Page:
sure that he doesn’t walk into any low-hanging branches or anything else that
might pose a problem. My task also includes making sure my charge doesn’t
bump into other people. If we’re travelling on the bus or the tram I show him
where to get on, and then where to get off. Basically, I’ve got more than enough
to keep me occupied.

Can you even begin to imagine what it’s like, working as a guide? If you
say yes, I’m sorry but I’m going to have to bite you. Don’t be so arrogant and
hasty. Don’t say yes straight away. In order to imagine and understand what my
job is like, you would need to spend a couple of years strapped to a harness
following one of these helpless ‘masters’ around. Did you notice how I used the
word ‘masters’ in inverted commas?

Yes, some of them think they are our masters, even though they wouldn’t
be able to take a single step without us. If I (incidentally, I’m a pedigree Labrador,
they even say that I’m related to a dog belonging to a famous politician) wanted
my so-called master to bump his head on a wall, for example, or walk into a
lamp-post, a moment’s distraction would suffice, the time it takes to pee on a
bush. But I’m a professional, a specialist. I studied at a special dog training
school for two years, which is the equivalent of about ten of your human years.
You could get a couple of degrees in that time, a doctorate even. Of course I


would never do anything as despicable as endangering my charge. My task is to
keep him safe from such perils. But it does upset me when people say ‘your
master’. Those I escort are not my masters. They are my friends. And believe
me, I am a more devoted and selfless friend than any human could ever be. You
can pull a face, smile, roll your eyes, even kick me if you like, but it won’t change
a thing. It was you who came up with the phrase, “It’s good when a dog is your
friend, but bad when your friend is a dog.” You thought it up but didn’t think it
through, even though God gave you common sense and the capacity for rational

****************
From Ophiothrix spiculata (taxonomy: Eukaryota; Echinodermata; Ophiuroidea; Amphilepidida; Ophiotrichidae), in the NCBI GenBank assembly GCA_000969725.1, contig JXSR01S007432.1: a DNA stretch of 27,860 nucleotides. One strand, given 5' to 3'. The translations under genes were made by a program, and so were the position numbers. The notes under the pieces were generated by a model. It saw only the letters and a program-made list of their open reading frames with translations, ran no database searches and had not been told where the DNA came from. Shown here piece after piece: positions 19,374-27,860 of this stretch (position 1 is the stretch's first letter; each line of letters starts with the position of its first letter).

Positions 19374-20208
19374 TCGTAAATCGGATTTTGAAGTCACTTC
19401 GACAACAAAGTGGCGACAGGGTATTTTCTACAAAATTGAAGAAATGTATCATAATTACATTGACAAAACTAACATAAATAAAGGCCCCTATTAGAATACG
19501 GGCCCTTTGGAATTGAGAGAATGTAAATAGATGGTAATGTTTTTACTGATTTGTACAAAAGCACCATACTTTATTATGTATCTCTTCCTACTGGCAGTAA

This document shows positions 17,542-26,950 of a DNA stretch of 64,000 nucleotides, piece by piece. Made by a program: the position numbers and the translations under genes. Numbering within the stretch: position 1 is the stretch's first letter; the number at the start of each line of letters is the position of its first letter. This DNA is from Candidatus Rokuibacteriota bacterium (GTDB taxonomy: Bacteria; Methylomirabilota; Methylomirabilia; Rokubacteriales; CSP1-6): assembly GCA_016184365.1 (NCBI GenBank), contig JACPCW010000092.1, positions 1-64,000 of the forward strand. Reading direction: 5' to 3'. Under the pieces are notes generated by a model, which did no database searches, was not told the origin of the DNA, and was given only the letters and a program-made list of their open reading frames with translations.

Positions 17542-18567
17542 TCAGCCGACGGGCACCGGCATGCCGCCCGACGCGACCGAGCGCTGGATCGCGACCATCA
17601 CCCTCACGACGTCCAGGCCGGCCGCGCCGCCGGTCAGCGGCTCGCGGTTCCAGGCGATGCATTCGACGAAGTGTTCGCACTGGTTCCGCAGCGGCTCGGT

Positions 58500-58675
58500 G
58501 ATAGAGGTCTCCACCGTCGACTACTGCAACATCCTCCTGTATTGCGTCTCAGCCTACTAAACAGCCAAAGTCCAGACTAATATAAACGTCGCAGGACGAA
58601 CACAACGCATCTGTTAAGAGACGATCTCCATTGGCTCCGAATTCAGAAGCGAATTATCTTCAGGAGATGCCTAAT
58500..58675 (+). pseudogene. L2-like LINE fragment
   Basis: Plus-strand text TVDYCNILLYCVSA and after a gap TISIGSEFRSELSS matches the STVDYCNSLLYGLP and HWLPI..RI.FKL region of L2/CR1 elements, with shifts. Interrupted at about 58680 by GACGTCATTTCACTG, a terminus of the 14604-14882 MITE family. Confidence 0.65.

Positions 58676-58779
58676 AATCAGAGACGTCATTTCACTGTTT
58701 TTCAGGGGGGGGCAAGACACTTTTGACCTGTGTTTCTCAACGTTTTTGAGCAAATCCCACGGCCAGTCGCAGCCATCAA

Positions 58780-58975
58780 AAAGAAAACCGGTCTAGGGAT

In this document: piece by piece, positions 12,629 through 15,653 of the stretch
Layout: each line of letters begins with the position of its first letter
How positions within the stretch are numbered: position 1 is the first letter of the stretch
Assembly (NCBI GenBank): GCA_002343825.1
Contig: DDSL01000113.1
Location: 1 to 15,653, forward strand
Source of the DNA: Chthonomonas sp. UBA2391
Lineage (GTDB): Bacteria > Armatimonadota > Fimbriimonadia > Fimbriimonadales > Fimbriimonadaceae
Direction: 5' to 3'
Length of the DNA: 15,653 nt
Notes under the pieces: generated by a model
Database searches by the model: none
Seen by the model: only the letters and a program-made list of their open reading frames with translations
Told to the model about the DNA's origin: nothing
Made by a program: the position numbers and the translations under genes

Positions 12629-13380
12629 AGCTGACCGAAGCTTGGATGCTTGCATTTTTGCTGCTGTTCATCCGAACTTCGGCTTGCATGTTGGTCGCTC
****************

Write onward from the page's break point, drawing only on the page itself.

thought. What’s so bad about your friend being a dog? Don’t worry, it’s alright… I
know what you meant. I won’t hold it against you.

Anyway, if you’d like to hear more I shall continue. I’m already five years
old – in human years I’m twice as old as my charge (Sasha is thirteen human
years old). I used to work for a blind pensioner; Ivan Savelyevich was a
wonderful person, and my friend. He sometimes even let me lie on his bed. We
would come home and after taking all my guiding paraphernalia off, feeding me
and brushing me Ivan Savelyevich would say, “Go on, Trisong, put your feet up.”

You think it’s easy wearing this harness? When I get rid of it at the end of
the day all I want to do is lie on my back with my paws in the air, have a good old
stretch, then jump about and chase a ball. Ivan Savelyevich never told me off,
even on the unfortunate occasion I broke a vase. The old chap knew I hadn’t
done it on purpose. I was mortified, though. I pressed myself against his leg and
whimpered. Ivan Savelyevich stroked me and said, “Don’t worry about it, Trisong,
it’s not worth getting upset over. Broken crockery brings good luck, as the saying

I still don’t understand how a broken vase can bring good luck. I’ve never
heard it mentioned on television. Anyway, my Ivan Savelyevich died. He died,
and I was sent back to school. I missed him so much. I had a lump in my throat
that I just couldn’t swallow. I kept wondering who they were going to give me to

I don’t know what paths, what turns of fate led him to me but somehow my
current master… I mean, charge, Sasha, found his way to our school.

If you are able to see and have never experienced any of the problems
faced by blind people, then I’d better just explain something. Before we (us
guide-dogs) are given to new masters (damn, I can’t believe you’ve got me
saying it now too)… I mean, new charges, we have to spend some time together.
To get to know one another, get used to the look and smell of one another. Mind
you, how can they get used to the look of me if they’re blind? I’m the one who
has to do the looking. They have to get used to the sound of us, the smell of us
and yes, even the feel of us – just to be on the safe side, to make sure there are
no allergies or other such nonsense. You and your human frailty. We’re far more
robust.Having said that, sometimes we also have to make a stand. Yes, indeed.

Lada, a German Shepherd from the seventh enclosure, just didn’t get on with her
new charge. The woman returned her to the school. It’s an excellent guide-dog
school, by the way, you should bear it in mind if you ever need one. Of course
I’m not there any more, but I assure you my friends won’t let you down. Do you